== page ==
Cloudbet implied probability of win
Polling data collated and adjusted by FiveThirtyEight puts the contest at an even tighter 49.3% Biden, 46.1% Trump (from 46.2% a week earlier).
Big, beautiful red wave - or a red mirage?
While addressing a rally in Greenville, NC on October 15 the president urged his supporters to get out to vote, then proudly told them to look out for a “big, beautiful, red wave” on election day (while continuing his anti mail-in ballot mantra).
While the hype may prove popular with the already converted, the president may well be right - but this also comes with a serious caveat.
An Opinium Research/Guardian poll suggests that some 55% of in-person voters intend to vote for Trump while 42% intend to vote for Biden. On the day, we may indeed see that red wave building... But the same poll suggests that when it comes to mail-in voters, 75% intend to vote for Biden and only 22% intend to vote for Trump.
This, some warn, may result in a “red mirage” that dissipates as all ballots are counted with the potential to swing tight states blue after the big day.
Pennsylvania, Michigan and Wisconsin
Pennsylvania, Michigan and Wisconsin are all considered must-win states, with a collective 46 EC seats. In 2016, Clinton’s failure to secure these states lost her the election. Or more importantly, gave Trump his big surprise win.
According to Cloudbet’s Electoral College map, all three states are in the Blue camp. Over our tracking period so far, Pennsylvania (20 EC votes) has hovered at near, or over, a 70% probability - currently at 73% with a party winner market of 1.29 Democrats / 3.38 Republicans.
Michigan (16 votes) tells a similar story, although by not quite so comfortable a margin now. Over our tracking period the probability of a Blue win peaked at 78.2%, but today this sits at 68.6%. The current party winner line is 1.36 Democrats / 2.98 Republican.
Wisconsin (10 votes) sat at a solid 71.5% probability of a Blue win on October 19, before dipping to 67.3% on October 20, and then strengthening back to 74% currently. The party winner market sits at 1.30 Democrats / 3.33 Republicans.
Iowa, Georgia, Ohio - the 60/40 battlegrounds - joined by Arizona
The other key battleground states of Iowa (6 votes), Georgia (16) and Ohio (18) have been joined by Arizona in the latest data - a surprise standout looking at October 20 data.
Here we see a diversion between the numbers suggested by the Cloudbet map and the polls.
According to the betting markets, the Republicans still have an edge in Iowa (64.1% probability), Georgia (60.2%) and Ohio (63.7%), but the polls paint a much tighter picture.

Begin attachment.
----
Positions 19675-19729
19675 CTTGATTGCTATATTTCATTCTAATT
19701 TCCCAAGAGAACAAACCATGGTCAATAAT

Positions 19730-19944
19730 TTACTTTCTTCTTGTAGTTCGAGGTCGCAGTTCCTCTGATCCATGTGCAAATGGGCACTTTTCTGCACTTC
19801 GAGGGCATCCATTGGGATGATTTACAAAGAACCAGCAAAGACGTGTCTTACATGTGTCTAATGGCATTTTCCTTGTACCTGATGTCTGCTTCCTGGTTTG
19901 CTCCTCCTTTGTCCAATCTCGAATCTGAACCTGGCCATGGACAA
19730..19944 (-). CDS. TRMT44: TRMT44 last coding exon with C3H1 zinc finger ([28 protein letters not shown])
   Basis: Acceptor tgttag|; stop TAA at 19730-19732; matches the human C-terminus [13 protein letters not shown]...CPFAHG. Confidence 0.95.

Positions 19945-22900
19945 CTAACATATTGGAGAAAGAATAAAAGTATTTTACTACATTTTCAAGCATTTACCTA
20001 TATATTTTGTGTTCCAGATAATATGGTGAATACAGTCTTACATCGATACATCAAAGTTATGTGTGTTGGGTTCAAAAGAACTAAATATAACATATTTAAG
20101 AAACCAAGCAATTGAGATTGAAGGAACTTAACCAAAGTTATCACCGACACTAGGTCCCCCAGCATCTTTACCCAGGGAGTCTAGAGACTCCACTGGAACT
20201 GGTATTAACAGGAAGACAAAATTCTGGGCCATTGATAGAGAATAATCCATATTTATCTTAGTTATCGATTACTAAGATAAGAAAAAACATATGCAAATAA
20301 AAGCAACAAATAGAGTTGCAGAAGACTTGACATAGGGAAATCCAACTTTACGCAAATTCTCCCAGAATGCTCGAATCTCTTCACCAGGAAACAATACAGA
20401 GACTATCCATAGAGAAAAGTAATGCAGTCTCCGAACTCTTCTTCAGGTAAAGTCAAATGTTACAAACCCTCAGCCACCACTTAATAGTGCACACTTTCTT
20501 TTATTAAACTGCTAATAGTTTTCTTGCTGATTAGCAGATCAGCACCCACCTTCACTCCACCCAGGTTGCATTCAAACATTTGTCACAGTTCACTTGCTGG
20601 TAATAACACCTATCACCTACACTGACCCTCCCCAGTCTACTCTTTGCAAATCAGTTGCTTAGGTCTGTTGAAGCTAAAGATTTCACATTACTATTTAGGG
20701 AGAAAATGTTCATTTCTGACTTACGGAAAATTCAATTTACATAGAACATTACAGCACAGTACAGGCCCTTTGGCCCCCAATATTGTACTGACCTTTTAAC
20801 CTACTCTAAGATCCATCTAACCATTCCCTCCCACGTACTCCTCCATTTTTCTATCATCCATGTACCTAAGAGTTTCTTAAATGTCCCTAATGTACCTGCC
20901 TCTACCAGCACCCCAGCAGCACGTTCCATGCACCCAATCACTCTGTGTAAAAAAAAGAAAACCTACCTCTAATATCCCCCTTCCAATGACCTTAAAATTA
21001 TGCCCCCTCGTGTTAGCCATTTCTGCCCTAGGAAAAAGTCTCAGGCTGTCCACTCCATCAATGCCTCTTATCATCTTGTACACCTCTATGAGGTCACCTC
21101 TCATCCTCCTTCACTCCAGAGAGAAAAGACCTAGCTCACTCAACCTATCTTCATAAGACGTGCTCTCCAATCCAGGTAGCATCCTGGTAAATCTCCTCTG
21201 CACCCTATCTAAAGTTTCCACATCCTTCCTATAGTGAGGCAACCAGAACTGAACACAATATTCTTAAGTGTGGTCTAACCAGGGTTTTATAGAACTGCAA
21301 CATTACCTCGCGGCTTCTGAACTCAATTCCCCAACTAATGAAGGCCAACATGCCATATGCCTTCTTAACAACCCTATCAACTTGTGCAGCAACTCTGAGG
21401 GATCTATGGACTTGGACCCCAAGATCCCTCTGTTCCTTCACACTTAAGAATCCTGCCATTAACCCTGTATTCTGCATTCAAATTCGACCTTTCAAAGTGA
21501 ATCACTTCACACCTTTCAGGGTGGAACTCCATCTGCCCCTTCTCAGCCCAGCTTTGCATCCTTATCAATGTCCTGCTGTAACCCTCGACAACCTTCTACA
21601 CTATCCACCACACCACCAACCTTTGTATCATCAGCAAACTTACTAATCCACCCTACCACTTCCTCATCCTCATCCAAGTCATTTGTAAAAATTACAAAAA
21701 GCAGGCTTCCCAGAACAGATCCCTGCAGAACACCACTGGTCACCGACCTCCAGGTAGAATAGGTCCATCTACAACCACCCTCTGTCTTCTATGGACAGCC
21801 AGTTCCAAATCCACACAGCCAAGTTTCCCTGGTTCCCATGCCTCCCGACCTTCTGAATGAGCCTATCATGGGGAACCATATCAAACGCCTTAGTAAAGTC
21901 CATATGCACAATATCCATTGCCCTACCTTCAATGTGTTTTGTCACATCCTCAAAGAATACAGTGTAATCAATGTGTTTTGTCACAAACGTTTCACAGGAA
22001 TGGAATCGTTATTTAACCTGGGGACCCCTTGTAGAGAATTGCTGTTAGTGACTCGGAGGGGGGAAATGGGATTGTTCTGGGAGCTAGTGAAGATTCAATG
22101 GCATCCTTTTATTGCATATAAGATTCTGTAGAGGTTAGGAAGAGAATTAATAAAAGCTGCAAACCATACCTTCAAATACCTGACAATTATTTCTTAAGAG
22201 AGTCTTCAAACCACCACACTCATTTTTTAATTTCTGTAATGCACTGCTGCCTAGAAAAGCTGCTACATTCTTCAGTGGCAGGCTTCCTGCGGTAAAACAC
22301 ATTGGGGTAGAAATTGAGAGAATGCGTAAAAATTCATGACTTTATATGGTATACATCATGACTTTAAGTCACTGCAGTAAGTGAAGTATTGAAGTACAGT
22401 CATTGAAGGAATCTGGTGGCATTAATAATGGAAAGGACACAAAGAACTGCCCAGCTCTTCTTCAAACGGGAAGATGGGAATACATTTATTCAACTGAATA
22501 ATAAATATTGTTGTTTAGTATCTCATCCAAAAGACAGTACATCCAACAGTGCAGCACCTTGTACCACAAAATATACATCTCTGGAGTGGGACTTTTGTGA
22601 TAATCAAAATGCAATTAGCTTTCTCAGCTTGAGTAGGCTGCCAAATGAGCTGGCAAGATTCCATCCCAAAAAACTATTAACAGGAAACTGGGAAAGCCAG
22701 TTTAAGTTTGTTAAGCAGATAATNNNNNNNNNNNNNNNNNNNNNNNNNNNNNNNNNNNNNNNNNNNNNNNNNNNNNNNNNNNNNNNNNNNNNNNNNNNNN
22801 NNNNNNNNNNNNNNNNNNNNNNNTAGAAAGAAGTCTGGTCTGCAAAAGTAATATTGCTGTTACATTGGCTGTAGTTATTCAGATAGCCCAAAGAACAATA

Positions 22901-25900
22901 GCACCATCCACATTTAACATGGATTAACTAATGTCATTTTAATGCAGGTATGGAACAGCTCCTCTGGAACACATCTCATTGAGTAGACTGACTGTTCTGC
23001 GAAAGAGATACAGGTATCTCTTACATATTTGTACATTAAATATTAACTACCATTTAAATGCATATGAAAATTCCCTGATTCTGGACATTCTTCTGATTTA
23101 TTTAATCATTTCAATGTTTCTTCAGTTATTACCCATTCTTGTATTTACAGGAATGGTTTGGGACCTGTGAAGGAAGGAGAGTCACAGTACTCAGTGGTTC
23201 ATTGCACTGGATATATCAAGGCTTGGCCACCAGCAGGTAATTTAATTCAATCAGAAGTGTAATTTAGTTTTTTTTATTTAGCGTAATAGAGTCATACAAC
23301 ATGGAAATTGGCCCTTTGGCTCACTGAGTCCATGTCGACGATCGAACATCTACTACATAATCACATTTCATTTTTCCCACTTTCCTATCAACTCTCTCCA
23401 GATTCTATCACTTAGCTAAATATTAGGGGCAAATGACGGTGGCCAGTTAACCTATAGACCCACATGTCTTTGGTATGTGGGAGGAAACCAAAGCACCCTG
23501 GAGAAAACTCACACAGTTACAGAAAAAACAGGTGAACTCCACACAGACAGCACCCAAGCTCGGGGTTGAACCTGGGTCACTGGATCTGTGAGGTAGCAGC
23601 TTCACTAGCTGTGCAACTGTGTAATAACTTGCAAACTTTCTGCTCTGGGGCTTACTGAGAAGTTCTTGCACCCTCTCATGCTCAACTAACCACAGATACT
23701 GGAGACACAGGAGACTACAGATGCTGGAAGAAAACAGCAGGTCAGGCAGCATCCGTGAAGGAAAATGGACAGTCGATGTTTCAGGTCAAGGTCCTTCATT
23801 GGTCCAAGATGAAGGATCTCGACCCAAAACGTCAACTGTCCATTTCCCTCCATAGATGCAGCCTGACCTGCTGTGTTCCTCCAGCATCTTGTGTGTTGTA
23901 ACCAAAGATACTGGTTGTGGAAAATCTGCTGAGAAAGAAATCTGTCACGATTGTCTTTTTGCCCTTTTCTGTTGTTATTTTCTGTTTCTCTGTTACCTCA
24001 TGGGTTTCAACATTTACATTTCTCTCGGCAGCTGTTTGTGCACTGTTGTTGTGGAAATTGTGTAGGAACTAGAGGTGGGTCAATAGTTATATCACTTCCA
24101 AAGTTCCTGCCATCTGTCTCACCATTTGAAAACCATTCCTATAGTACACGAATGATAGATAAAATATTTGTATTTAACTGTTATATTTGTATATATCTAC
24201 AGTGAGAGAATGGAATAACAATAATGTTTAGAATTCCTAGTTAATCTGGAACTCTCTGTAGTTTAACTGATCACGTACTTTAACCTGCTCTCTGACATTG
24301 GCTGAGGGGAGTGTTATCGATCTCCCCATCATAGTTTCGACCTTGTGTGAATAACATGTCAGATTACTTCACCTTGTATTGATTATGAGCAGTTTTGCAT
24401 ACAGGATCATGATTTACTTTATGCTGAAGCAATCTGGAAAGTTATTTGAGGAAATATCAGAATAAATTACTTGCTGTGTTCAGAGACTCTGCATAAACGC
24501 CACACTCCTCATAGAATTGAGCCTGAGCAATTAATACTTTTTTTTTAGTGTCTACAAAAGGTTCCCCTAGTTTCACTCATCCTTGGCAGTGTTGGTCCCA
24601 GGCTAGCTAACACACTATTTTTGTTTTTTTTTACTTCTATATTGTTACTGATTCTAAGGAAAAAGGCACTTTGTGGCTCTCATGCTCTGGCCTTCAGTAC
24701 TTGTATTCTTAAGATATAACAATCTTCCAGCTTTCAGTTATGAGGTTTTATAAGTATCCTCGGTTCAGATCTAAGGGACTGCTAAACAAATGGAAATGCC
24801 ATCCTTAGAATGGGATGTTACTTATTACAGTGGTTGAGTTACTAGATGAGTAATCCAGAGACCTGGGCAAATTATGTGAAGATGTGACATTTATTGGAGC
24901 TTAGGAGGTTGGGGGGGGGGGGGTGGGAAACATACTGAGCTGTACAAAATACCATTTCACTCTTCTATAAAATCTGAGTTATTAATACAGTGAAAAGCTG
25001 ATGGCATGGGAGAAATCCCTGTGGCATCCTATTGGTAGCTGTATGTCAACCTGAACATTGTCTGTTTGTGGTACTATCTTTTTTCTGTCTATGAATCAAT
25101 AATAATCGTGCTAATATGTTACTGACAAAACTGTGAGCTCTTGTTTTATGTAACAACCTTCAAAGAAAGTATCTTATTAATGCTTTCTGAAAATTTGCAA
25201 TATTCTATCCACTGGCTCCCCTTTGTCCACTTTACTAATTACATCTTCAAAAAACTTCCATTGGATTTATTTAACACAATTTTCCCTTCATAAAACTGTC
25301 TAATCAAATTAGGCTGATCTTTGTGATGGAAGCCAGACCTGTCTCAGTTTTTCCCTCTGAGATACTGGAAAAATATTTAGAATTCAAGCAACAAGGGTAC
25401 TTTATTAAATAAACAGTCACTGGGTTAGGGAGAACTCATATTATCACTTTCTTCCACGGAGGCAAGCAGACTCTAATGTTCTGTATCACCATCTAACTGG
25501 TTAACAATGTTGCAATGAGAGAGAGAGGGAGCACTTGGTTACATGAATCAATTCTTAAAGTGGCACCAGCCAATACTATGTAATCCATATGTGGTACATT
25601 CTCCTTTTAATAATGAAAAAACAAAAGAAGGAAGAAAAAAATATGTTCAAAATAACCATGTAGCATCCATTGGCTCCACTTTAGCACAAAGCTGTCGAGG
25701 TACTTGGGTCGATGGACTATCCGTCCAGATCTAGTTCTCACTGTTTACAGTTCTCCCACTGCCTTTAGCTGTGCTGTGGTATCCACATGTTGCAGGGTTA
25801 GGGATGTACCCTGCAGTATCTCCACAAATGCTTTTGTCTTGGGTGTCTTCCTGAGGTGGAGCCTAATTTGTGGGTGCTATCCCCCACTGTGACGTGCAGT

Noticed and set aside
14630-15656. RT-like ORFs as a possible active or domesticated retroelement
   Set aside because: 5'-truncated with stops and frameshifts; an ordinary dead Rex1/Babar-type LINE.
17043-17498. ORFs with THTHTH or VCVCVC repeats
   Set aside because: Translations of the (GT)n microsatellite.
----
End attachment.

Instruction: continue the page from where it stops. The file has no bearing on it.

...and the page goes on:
FiveThirtyEight has the Iowa race absolutely neck and neck, with Biden at 47.3% and Trump 47.2%; in Georgia, Biden has a little more breathing space, at 47.3% versus Trump’s 46.6%; but in Ohio it’s Trump ahead by not even a nose at 47.1% versus Biden’s 46.9%.
Into this, we can now add Arizona (11 votes), identified earlier as a potential swing state but up until recently, a member of the Blue camp. The margin of difference between the two parties in Arizona has slowly eroded since our coverage began, such that on October 20 it slipped into undecided territory - albeit only briefly as it edged its way out again on October 21.
Cloudbet implied probability of win
Where the money is
In our last Blog post we noted the interesting observation that the betting positions seen at Cloudbet were thus far at odds with the odds.
While the market prices strongly favour a Democratic win overall, 86% of all the positions taken by Cloudbet since October 7 through October 12 were placed on Trump and/or the GOP.
This trend seems to have continued in the time since, such that on a Biden/Trump two-way bet, 85% of the money is on Trump retaining the presidency.
We postured the idea at the time, when the outright market line had widened for Trump that maybe this was because if 2020 has taught us anything so far it’s to expect the unexpected - that unpredictability is now the only predictable thing, and that the odds offered on Trump may have been wide enough to attract a wager on the outside.
Since then, we’ve seen that market narrow again so perhaps the betting public is possibly more right-leaning, and therefore more likely to be in Trump’s base.
Another very real thought is one that is firmly in line with the premise upon which all our efforts in covering this election rests - which we explain in our first Election 2020 post - that the polls have not been great at predicting election outcomes in recent major voting events.
People still remember 2016 and don't believe the polls. At the time, the odds reached 1.14 for Hillary, while one book offered up to 7.00 on Trump.
He defied the odds then - so can he do it again?